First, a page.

Meet Alden Ehrenreich, Who Outshines Even Channing Tatum In "Hail Caesar!"

    He was discovered by Steven Spielberg at a bat mitzvah.

    The Coen brothers' new movie Hail, Caesar! features Old Hollywood luminaries played by a cavalcade of modern movie stars, including George Clooney, Josh Brolin, Scarlett Johansson, Channing Tatum, Ralph Fiennes, Tilda Swinton, and Jonah Hill. But in an irony befitting a movie made by the mordantly funny Joel and Ethan Coen, the actor who outright steals the movie is the one most audiences won't recognize: Alden Ehrenreich.

    Working side-by-side with such famous colleagues has been an adjustment for the 26-year-old, too. "I've have this experience — I had it today with George Clooney — where they say your name, and you go, 'Pfft. Come on. How do you know my name?'" Ehrenreich told BuzzFeed News last month. He laughed. "Like, Woody Allen said my name once, and I was like, 'You're kidding. You don't know my name!'"

    Ehrenreich is not a cinematic rookie: In 2013, he played Cate Blanchett's son in Allen's film Blue Jasmine, and he starred as one half of the star-crossed couple at the center of the YA adaptation Beautiful Creatures. But suffice it to say, after Hail, Caesar!, a lot more people are going to know his name. Here is everything you need to know about him.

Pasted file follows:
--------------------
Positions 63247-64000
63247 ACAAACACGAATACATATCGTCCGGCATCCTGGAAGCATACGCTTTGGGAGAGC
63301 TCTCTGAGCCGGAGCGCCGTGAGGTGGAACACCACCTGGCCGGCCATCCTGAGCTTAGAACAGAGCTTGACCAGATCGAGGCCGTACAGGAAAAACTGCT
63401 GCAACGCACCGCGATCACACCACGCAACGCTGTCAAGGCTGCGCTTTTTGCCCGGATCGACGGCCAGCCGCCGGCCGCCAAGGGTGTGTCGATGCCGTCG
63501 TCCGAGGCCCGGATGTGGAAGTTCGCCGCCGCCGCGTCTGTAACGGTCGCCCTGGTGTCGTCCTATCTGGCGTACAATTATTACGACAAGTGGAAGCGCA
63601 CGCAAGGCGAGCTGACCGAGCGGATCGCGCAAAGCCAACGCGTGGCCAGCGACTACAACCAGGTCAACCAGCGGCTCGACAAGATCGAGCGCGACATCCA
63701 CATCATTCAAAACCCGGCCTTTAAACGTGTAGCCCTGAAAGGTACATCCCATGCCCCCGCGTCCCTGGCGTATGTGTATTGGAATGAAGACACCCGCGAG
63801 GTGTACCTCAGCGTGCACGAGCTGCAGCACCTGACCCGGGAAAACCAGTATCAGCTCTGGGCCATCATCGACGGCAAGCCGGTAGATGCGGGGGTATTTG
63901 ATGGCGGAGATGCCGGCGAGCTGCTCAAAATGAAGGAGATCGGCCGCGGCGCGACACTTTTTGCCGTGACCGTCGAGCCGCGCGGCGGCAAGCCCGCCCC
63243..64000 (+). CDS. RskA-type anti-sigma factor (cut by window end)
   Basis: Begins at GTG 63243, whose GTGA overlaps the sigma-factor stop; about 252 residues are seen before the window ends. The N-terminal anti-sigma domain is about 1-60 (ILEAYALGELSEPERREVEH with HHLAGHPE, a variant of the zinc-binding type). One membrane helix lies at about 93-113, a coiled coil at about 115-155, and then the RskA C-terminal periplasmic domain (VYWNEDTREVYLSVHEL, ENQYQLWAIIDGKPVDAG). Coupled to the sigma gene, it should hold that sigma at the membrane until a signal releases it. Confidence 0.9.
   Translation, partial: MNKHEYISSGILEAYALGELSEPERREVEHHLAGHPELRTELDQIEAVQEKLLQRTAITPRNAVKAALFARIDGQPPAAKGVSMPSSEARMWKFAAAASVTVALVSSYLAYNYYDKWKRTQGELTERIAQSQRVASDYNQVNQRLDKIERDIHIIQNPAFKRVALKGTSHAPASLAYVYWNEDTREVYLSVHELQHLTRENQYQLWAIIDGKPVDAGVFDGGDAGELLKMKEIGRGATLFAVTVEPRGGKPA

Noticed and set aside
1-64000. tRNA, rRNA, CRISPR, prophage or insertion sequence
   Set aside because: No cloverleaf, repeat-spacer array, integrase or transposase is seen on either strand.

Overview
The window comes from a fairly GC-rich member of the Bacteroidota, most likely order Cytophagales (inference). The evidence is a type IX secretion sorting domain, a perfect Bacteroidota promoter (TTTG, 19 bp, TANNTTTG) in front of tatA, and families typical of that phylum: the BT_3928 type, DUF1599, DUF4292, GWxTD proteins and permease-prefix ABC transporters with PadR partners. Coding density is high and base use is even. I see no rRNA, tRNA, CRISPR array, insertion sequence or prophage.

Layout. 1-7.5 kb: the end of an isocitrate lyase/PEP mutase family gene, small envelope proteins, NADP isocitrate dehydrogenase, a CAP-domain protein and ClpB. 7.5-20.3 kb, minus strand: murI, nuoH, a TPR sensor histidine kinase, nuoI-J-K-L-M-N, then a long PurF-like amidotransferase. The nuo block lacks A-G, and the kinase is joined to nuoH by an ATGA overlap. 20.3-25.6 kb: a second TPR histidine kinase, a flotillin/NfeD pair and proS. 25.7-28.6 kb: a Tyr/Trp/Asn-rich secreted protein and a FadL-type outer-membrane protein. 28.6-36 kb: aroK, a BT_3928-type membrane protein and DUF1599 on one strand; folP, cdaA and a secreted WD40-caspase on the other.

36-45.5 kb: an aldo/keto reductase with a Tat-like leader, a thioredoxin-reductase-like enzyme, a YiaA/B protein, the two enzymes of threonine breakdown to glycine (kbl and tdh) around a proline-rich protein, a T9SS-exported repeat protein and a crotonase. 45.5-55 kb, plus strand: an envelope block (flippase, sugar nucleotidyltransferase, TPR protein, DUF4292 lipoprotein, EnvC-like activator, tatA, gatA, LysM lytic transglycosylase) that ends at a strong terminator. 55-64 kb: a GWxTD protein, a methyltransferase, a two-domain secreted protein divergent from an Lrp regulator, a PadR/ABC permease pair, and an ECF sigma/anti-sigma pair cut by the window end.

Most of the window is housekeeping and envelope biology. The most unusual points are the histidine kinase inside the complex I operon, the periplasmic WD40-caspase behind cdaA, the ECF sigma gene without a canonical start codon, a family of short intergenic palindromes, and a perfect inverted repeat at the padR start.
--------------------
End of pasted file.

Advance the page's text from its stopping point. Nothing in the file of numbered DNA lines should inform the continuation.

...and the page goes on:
1. He really did learn how to perform rodeo roping tricks for Hail, Caesar!.

    In order to play his character Hobie Doyle — a Western star plucked by the studio to headline one of its stately drawing room dramas — Ehrenreich had to learn how to be a convincing cowboy. In one sequence, he practices roping technique as he waits for a studio-arranged date with Carlotta Valdez (Veronica Osorio), a Carmen Miranda–like movie star. The real challenge, however, came when Hobie impresses Carlotta on their date by doing those same roping tricks with a strand of pasta.